Here, it seems, the first statement about the emptiness of the five aggregates is being repeated. This repetition of the statement, seemingly, comes a little overdone because saying ‘Form is Emptiness’ has the same meaning to our minds as saying ‘Emptiness is Form’. Then this already doubled statement gets doubled ones more by not only saying ‘the one is the other’ and ‘the other is the one’ but saying on top of that that ‘the one is not other then the other’ and ‘the other is not other then the one’. It seems in all these words, no extra information is to be found. Seemingly it is no more than repeating the same meaning. What is noteworthy though is that in this indention the existence of the aggregates or skandhas (form, feeling, discrimination (perceptions?), compositional factors (mental formations?) and consciousness are being acknowledged to exist as well as that the existence of something called ‘Emptiness’ is being acknowledged. One might notice the great emphasis put on the unity of these two – that the one never can be without the other and visa versa. Lets count the Unity of Form and Emptiness for a new clue, for the time being, making it the third clue for understanding how to practice the perfection of wisdom,. The emphasis might have significant meaning, even if one can’t see it yet. Fifth indention Sutra text: “Shariputra, likewise, all phenomena are emptiness; without characteristic, unproduced, unceased; stainless, not without stain; not deficient, not fulfilled. Text analysis: When researching on these five aggregates or skandhas we already learned that the world of material forms arises together with, or belongs to the same skandha as a beings physical body. This in itself is a strange concept for our western minds, but now and here things get even much more strange! What is being said here? ‘All phenomena’, which has to include ‘all material forms’ or even matter itself are all ‘only emptiness’. On top of that we are being told ‘they are al without charecteristic’. Before in the third indention both phenomena and emptiness were acknowledged to exist as if they were equals, but here we see that that statement seems to become revoked. Now it seems that, actually, the only ‘thing’ truly existing is Emptiness.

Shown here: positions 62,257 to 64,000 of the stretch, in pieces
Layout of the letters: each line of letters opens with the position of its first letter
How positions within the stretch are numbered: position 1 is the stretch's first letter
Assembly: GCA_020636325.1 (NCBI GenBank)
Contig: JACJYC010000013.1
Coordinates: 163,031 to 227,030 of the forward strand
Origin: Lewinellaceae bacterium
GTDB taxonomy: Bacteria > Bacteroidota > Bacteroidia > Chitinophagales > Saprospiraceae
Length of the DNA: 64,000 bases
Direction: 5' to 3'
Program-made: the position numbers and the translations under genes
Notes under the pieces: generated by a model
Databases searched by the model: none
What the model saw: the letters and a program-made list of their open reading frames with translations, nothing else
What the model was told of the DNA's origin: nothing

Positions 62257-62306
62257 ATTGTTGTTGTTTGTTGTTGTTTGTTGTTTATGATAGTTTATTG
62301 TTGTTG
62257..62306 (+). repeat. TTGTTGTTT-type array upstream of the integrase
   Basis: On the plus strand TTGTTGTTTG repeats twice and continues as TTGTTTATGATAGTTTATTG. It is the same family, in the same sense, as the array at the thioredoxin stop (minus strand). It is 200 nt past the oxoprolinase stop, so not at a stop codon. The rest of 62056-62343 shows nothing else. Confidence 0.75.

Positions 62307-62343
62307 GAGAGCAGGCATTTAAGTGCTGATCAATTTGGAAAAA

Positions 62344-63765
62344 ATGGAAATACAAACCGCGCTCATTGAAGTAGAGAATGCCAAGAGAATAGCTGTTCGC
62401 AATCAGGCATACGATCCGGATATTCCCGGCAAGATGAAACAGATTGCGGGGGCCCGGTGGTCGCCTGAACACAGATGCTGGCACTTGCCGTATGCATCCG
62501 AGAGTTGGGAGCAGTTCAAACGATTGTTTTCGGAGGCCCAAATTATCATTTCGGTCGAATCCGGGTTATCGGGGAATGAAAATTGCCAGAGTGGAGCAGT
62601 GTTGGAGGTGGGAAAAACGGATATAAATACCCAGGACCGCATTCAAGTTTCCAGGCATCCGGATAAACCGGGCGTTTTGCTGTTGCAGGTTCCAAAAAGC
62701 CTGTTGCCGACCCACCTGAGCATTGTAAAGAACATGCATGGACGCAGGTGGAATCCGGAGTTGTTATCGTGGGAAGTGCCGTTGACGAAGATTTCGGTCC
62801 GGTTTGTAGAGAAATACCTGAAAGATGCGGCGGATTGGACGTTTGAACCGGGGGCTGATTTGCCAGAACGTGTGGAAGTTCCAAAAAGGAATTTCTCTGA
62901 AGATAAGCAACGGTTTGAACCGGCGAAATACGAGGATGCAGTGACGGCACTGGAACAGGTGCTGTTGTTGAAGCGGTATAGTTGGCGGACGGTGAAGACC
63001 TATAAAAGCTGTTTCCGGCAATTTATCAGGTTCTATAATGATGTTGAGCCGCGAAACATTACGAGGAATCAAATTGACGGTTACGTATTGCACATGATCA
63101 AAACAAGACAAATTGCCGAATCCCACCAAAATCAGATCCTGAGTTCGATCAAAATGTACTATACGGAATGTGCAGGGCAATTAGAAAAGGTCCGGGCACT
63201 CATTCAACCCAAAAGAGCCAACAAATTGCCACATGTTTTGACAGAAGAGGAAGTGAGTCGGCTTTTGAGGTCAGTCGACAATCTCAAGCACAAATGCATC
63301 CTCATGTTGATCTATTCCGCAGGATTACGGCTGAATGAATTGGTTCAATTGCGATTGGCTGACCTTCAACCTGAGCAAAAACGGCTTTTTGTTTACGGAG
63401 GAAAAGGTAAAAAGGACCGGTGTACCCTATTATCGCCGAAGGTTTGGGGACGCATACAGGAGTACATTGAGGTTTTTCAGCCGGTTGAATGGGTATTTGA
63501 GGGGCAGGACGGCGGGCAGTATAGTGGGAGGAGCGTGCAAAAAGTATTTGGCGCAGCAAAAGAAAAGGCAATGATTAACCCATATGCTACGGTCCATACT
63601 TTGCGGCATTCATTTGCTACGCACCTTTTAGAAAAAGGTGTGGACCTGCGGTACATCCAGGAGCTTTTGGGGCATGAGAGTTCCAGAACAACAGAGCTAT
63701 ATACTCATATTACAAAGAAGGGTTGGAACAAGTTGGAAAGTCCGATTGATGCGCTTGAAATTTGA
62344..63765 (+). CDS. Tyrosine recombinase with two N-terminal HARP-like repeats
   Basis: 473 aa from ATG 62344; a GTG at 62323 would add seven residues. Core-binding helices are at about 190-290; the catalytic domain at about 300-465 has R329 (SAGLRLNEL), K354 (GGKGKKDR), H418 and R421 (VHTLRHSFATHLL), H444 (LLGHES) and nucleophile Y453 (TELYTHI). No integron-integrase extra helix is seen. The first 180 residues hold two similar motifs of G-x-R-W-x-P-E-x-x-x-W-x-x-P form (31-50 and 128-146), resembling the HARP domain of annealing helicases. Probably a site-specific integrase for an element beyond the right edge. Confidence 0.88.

And then, while thoroughly pondering on the meaning of this statement, our fourth clue for training the Perfection of Wisdom shows up, when the meaning of the word ‘Emptiness’ is seen in this line of text – a deeply awesome concept of the whole phenomenal world, is here being rendered before our minds eye! Everything we can perceive of, whether material or immaterial is without characteristic! If they are without characteristic, they obviously can’t exist or can’t have been produced, because that would be their first characteristic, would it not?! If they did not get produced they couldn’t get ceased either. If this vision is accepted as a fact (or as a concept for consideration), it gets easy and logical to see why all phenomena are for instance both ‘stainless’ and ‘not without stain’. Anything that does not exists could be said to be both of any other pair of ‘opposite qualities’ as long as these qualities are put in the negative form. They also could be called every negative quality without adding opposite positive quality, because anything which does not exist, logically can be named to be ‘not anything this’ and ‘not anything that’. Hmmm – getting this insight in this statement clarified a lot of this seemingly very obscure fifth indention, if only because of understanding the logic of the words. The meaning of these words remain puzzling I guess.Nothing exists … how so? I think the usual average minded scientist by now might have fainted … Since we are still analyzing the meaning of the text of the sutra we will go on now, but we will return to this awesome finding later, because some really important questions come up because of this and they need to be answered! Sixth indention Because all phenomena do not exist as is stated in the fifth indention, the sixth indention can start with the word ‘therefore’ . Sutra text: “Shariputra, therefore, in emptiness there is no form, no feeling, no discrimination, no compositional factors, no consciousness; no eye, no ear, no nose, no tongue, no body, no mind; no visual form, no sound, no odor, no taste, no object of touch, and no phenomenon.